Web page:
Mechanisms of Cell Injury and Adaptation Flashcards Preview

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Flashcards in Mechanisms of Cell Injury and Adaptation Deck (46):
1

Cell response to injury

-adapt to change or be damaged and respond in injured way

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Cellular adaptation

-adapt to increased work demands
-size (atrophy and hypertrophy)
-number (hyperplasia)
-form (metaplasia)
-potentially reversible

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Metaplasia

-replacement of adult cells
-not a normal physiologic process and may be the first step toward neoplasia
-this is the one we worry about --> this is the type of cell change that we regard as the first step in neoplasia or cancer

4

Dysplasia

-abnormal proliferation of cells that is characterized by changes in cell size, shape, and loss of cellular organization
-still potentially reversible
-birth defect or congenital abnormality
-usually a developmental process

5

Actinic Keratosis

-change in the skin --> you see keratinocytes that are atypical
-you see actinic elastosis
in epidermis you see presence of unusual cell forms

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cerebral atrophy in pt with Alzheimers

-gyri are narrowed, sulci widened, particularly toward frontal portion

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causes of atrophy

-atrophy
-denervation
-loss of stimulation (endocrine)
-malnutrition
-ischemia

-decrease in cell size and activity reduces energy requirements and makes cells more efficient

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hypertrophy

-muscle unable to adapt with mitotic division
-hypertrophy may be physiologic, pathologic, or compensatory
-marked thickening of the left ventricle in pt with systemic hypertension

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hyperplasia

-increased cell number
-tissue cells must be capable of mitosis (i.e. nerve and muscle cells CANNOT DO THIS)
-activation of genes for cell division
-prostatic hyperplasia (nodular)

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metaplasia

-reversible process when irritant is removed
-RESPECTS TISSUE BOUNDARIES
-loss of one cell function type for another - replace one cell type with a completely different cell type
-ex) constant irritation from smoking, Barrett's esophagus (from gastric reflux - precursor of malignant transformation)

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dysplasia

-this is farther down the road toward neoplasia
-most of the time this is congenital
-HPV can cause this on cervix

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types of accumulation

-endogenous
-abnormal products
-exogenous

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endogenous accumulation

-fatty acids in liver in DM
-genetic enzyme deficiencies
-tao protein in Alzheimers or amyloid

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abnormal product accumulation

-tay sachs - abnormal lipids accumulate in tissues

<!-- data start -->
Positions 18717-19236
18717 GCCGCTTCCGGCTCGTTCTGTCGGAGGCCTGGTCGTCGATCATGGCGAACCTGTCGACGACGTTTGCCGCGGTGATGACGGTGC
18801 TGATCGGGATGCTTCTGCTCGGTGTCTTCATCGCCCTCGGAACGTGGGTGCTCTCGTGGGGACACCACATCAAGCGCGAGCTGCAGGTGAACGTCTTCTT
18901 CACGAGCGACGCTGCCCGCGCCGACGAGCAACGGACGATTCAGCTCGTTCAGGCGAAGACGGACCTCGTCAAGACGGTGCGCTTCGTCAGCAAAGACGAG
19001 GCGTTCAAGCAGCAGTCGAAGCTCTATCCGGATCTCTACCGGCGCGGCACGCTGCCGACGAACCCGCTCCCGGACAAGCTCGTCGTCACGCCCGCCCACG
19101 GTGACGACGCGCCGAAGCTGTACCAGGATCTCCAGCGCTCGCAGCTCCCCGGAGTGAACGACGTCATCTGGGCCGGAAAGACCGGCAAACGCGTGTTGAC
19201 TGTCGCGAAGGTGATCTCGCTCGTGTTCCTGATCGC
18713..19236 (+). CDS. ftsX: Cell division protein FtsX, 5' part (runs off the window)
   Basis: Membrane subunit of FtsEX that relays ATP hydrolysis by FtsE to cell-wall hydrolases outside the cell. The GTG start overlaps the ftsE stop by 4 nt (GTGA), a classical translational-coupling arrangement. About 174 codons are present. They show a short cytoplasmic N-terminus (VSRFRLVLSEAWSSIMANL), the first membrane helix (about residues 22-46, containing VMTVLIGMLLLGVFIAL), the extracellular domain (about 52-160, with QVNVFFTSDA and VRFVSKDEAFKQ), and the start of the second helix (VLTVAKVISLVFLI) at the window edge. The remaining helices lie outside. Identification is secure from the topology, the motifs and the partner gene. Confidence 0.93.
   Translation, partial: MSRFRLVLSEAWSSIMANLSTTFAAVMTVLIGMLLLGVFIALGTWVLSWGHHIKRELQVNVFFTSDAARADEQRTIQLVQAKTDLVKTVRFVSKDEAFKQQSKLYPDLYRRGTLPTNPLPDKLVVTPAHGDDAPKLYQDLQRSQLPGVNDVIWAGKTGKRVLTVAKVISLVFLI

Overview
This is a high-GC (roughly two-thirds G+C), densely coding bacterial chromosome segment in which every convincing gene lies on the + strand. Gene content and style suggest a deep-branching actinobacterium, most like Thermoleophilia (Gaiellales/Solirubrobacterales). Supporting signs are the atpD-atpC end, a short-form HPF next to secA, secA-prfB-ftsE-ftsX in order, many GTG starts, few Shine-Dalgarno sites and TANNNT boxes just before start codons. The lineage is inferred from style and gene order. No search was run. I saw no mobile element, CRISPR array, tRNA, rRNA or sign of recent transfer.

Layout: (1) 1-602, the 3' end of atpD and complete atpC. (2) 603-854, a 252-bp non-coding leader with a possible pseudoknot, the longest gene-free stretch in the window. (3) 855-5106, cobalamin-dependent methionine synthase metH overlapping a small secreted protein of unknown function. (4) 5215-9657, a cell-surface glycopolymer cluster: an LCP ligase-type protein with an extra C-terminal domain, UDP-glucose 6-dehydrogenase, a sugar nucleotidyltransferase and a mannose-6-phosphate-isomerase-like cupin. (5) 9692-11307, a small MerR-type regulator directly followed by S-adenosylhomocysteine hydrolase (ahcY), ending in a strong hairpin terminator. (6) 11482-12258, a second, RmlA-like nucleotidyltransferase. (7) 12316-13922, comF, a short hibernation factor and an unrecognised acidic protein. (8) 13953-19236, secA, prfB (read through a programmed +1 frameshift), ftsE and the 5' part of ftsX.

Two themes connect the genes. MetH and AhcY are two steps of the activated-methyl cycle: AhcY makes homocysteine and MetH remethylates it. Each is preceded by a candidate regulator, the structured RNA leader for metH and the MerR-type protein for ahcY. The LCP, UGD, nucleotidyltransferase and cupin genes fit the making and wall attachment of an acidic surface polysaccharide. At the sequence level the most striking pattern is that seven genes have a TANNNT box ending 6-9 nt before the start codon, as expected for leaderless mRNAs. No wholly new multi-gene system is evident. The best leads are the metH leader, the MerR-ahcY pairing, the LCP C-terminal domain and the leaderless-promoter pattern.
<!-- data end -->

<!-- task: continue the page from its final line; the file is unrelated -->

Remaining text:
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exogenous

-lead, coal dust, tar and ash in cigarette smokers, etc.

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MCC of cellular injury

-hypoxia (MCC) - usually related to hypoxia or lack of perfusion

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effects of hypoxia

-lack of O2 --> reduced ATP --> lactic acid buildup --> protein degradation --> pump failure --> swelling --> lysosomal enzyme leakage to EC

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major causes of hypoxia

-ischemia (MCC)
-cardiopulm failure
-decreased O2 capacity in blood (anemia)

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mechanisms of cell injury

-peroxidation caused by O2 derived free radicals
-mitochondrial dysfunction
-increased cell membrane permeability

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effect of Ca on cell injury

-its a second messenger so it can activate a lot of enzymes
-Protease
-ATPase
-Phospholipase
-Endonuclease

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protective factors against free radicals

-Antioxidants: vitamins A, E, C
-Superoxide dismutase: superoxide → hydrogen peroxide (H2O2)
Glutathione peroxide: hydoxyl radical or hydrogen peroxide → water
Catalase: hydrogen peroxide → oxygen and water

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reversible cell injury types

-Cellular swelling: impairment of the energy-dependent Na+/K+ pump, usually as the result of hypoxic cell injury (Sometimes due to lack of ATP or lack of perfusion)
-Fatty change: linked to intracellular accumulation of fat. Indicates severe injury (Telling you that the cell is tipping over to irreversible changes)

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causes of reversible cell injury

-Decreased synthesis of ATP by oxidative phosphorylation
-Decreased function of Na/K ATPase pumps → cellular swelling
-Switch to glycolysis: decrease intracellular pH
-Detachment of ribosomes from the RER → decreased protein synthesis

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irreversible cell injury

-Severe membrane injury
-Marked mitochondrial dysfunction
-Rupture of the lysosomes
-Nuclear changes
-Cytoplasmic enzyme leaks
-Influx of Ca

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Pyknosis

degeneration and condensation of nucleus (shrunken and dark)

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karyorrhexis

nuclear fragmentation

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karyolysis

dissolution of the nucleus

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markers of myocardial injury

-Creatine phophokinase (CPK) – MB izoenzyme (CPKMB)
-Lactate dehydrogenase (LDH)
-Troponin

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markers of cellular injury